Overview: This task defines the scope of the project objectives. The scope statement must clearly say what the project is. A description of what the project is not is also important. Assumptions are an important component of this statement. Spell out valid assumptions. Cast out invalid false assumptions. A scope statement is a description used to control and focus the project efforts. The task of defining the scope in a statement provides an essential opportunity to clarify any potential scope issues.
Emphasis on the importance of selecting valid business assumptions is warranted. Jeffrey Pfeffer, PhD, and Professor of Organizational Behavior at Stanford University, has emphasized the importance of testing business assumptions in several of his books and research publications. Untested assumptions can dramatically and erroneously steer an otherwise powerful business initiative off course.
Considerations: Well-defined projects have a higher probability of success of improving the business initiative. Several models and frameworks exist for defining scope, but one common framework is to define the scope of “people, process, and technology.”
Break down each category, defining scope in terms of the subcategories.
- People might include: culture, capability, communication, roles/responsibility, reporting relationships, training, recognition systems, alignment, and compensation.
- Process might be broken down into functional areas in the organization, or the standard supply chain might be used: buy, make, move, store, and sell.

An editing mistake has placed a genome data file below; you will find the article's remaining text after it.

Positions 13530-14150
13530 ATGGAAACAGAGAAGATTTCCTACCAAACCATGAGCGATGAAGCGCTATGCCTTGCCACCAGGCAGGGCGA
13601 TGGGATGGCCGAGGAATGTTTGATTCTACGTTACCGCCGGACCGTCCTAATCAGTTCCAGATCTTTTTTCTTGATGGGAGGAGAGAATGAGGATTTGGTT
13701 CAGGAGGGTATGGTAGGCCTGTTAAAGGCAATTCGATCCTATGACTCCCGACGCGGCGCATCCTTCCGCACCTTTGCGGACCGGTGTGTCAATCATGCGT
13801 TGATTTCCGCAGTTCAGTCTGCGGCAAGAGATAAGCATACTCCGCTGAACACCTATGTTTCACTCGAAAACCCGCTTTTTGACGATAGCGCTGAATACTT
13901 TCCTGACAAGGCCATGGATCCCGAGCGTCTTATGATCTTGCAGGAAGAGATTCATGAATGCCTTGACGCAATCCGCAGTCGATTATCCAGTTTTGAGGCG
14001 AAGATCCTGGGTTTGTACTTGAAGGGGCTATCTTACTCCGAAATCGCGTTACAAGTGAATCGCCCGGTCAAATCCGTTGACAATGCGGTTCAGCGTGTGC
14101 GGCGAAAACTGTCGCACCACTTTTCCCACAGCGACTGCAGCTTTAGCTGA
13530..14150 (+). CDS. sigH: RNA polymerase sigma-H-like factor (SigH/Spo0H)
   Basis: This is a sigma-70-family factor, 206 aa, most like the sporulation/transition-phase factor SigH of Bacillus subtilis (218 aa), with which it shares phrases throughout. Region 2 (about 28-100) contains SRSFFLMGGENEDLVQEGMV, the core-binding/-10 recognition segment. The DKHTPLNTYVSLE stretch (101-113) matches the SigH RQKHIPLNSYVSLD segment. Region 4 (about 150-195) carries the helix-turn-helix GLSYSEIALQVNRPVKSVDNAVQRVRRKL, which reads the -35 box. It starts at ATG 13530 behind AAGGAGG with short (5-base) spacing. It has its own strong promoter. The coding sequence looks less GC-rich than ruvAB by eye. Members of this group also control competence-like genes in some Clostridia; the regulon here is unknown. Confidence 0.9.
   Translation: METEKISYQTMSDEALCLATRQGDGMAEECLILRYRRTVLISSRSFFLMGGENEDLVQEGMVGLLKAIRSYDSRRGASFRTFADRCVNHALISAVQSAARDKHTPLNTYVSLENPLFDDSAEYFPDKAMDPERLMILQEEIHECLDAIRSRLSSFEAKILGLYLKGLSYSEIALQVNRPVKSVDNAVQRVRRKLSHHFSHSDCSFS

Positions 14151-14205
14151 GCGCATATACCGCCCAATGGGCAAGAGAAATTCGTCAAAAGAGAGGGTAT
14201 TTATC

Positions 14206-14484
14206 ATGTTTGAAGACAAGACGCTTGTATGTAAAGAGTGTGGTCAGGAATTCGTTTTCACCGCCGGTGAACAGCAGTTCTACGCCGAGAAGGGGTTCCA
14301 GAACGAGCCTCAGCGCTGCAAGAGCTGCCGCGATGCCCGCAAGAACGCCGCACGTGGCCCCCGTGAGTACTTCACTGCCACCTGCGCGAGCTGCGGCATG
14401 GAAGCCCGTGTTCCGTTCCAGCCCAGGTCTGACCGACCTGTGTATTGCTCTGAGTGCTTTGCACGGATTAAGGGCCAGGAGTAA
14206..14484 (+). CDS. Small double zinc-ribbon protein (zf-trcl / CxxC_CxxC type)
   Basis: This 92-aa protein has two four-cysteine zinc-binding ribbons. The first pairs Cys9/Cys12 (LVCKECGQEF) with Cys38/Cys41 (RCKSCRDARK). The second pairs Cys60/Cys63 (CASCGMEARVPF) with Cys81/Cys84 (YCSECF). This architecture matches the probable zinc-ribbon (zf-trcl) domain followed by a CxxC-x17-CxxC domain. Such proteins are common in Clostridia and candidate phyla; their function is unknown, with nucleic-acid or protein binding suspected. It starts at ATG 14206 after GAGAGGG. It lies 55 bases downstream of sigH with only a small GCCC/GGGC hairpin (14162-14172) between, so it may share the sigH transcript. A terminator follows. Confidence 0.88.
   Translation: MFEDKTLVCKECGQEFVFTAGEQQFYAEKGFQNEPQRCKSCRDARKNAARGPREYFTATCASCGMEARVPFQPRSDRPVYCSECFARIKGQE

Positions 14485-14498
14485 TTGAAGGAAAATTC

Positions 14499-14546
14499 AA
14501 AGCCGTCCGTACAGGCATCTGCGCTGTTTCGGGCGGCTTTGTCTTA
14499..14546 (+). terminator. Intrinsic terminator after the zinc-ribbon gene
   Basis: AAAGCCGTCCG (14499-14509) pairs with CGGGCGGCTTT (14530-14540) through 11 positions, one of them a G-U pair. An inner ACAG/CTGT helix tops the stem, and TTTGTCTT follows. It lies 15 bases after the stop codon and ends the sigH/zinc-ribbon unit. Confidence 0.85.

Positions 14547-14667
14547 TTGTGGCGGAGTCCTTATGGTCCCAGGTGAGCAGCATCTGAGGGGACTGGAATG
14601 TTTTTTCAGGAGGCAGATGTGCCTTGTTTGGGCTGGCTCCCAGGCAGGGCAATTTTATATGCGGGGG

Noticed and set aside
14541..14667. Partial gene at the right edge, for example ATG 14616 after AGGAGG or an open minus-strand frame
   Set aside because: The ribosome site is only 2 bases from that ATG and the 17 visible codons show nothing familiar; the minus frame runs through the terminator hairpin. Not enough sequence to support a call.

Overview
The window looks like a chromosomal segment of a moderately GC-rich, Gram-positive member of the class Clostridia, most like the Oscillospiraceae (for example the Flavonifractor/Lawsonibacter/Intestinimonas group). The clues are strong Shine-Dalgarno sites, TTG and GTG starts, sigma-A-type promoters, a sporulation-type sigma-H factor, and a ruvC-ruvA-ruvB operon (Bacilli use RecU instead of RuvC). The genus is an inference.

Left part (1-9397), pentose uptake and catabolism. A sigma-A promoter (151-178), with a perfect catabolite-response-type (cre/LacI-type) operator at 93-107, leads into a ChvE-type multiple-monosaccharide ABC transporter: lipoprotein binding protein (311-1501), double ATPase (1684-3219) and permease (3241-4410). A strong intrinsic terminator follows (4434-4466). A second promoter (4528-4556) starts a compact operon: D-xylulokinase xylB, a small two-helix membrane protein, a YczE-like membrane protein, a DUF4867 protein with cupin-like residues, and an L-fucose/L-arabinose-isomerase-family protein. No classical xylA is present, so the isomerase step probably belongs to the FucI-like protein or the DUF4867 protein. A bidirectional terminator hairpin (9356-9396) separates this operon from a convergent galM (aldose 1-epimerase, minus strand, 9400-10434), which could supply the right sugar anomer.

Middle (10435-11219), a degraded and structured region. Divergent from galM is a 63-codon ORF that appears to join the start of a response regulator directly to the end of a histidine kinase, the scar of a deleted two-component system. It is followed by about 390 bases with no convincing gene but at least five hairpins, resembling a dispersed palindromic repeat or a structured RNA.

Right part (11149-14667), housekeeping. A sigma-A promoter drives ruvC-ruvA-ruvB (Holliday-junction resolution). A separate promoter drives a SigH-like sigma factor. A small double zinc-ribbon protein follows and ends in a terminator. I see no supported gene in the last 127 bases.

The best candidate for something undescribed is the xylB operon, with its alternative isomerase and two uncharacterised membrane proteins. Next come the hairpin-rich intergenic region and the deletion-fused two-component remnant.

- Technology could be broken into mainframe hardware, communication equipment, operating systems, application programs, desktop technology.
Once the categories are identified, some categories will be useful for describing the scope and the other categories will be useful for describing aspects that are not relevant to the project – thereby out-of-scope. Clearly specifying the scope serves to communicate what a project is and is not. Who will feel like the scope is too broad and encroaching on their turf? Will executive management agree with the scope defined?
- Identify the business process to be enhanced and the outcome to be achieved.
- Identify the customer segments to be addressed, or the suppliers that are included within the scope.
- Identify the assumptions. What resources are available? What kind of commitment is present? Identify the various levels of commitment and make prudent assessments of each.
- Define what the change is. Use the project goals. What actions are required? What will be resisted? What will be embraced?
- Define what the change is not. List confusing aspects of the project. List some things that others are expecting to happen.
- List alternative ways to accomplish the objectives. Using this list, describe what the project is not.
Get business leader’s acknowledgement and draft formal memos.